Monday, December 03, 2001

Defense up next in Rebholz case

Jurors to hear Wehrung's side in slaying

By John Nolan
The Associated Press

        The defense for a man accused of fatally beating his high school girlfriend in 1963 has argued that he is innocent, that the state's evidence is inadequate and that he shouldn't even be tried as an adult for the slaying.

        Now, lawyers for Michael Wehrung, 54, get their chance to present evidence beginning today to the Hamilton County Common Pleas Court jury hearing his trial on the charge that he killed Patricia Ann Rebholz 38 years ago, when both were 15. Mr. Wehrung has pleaded not guilty to the charge of second-degree murder. If convicted, he could go to prison for life.

        Prosecution witnesses said the blonde cheerleader was choked into unconsciousness and then had her skull crushed with blows from a wooden piece of fence post on Aug. 8, 1963.

        Miss Rebholz was killed in a vacant lot across from Mr. Wehrung's boyhood home in suburban Greenhills as she walked from a teen dance on the night she planned to tell him she was ending their relationship to date another boy, prosecution witnesses said.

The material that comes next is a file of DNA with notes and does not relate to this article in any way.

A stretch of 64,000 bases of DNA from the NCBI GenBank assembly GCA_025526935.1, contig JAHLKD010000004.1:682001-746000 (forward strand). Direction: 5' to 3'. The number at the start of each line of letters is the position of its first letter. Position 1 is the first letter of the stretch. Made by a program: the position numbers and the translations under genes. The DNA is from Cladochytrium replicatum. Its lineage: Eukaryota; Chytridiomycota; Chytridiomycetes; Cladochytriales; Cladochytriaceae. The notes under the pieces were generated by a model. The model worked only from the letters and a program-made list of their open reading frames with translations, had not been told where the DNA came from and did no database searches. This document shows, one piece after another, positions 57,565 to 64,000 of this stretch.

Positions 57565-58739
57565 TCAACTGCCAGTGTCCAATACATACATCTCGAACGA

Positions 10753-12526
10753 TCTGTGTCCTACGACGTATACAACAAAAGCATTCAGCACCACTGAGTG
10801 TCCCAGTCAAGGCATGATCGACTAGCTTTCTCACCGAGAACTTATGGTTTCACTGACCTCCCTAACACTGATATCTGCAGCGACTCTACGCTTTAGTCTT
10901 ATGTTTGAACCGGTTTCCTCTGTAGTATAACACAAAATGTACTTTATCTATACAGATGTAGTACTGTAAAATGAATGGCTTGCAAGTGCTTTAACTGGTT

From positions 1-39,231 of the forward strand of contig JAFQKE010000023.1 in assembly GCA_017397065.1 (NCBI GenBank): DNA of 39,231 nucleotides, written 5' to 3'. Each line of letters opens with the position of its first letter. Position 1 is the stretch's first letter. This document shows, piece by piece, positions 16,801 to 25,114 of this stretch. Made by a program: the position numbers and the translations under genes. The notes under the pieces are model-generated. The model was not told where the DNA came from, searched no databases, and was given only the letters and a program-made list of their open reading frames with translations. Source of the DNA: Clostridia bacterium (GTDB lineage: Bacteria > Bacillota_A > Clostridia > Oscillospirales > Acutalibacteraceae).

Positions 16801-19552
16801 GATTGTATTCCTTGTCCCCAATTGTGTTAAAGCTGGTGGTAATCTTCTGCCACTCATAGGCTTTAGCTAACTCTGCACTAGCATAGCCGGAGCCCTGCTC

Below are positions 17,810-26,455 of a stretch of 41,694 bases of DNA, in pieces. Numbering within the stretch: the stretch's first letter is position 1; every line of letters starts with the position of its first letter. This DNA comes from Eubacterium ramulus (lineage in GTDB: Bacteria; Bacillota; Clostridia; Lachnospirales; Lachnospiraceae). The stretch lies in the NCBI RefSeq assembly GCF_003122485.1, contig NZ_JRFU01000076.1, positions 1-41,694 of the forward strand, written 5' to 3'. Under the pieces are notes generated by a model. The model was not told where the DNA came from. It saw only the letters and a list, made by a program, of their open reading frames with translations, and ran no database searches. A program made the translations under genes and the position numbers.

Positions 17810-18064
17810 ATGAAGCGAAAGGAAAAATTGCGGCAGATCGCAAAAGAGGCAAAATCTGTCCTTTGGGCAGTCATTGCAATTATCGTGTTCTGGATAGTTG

Mr. Wehrung's lawyers said there were shortcomings in the state's evidence against him.

        Larry Zettler, a former Greenhills police officer, conceded under defense questioning that citizens had been allowed over the years to examine and handle physical evidence.

        A state examiner who attempted DNA testing of two pairs of Mr. Wehrung's pants that police confiscated in 1963 said the material had deteriorated to the point that she could not determine whether there had been blood on the pants, Mr. Zettler said.

        Former Cincinnati television news reporter Tom Schell testified Friday that Mr. Wehrung admitted in August 1963 that he slapped Miss Rebholz and she fell down. That happened the night of her slaying, Mr. Schell testified.

        Over defense objections, the jury will be allowed to examine notes that deceased police investigator Chris Waldeck Sr. kept for years at his home. The officer wrote of Mr. Wehrung: “He thought it was him that killed Pat. In fact, he was sure he did, but he couldn't remember anything about it.”


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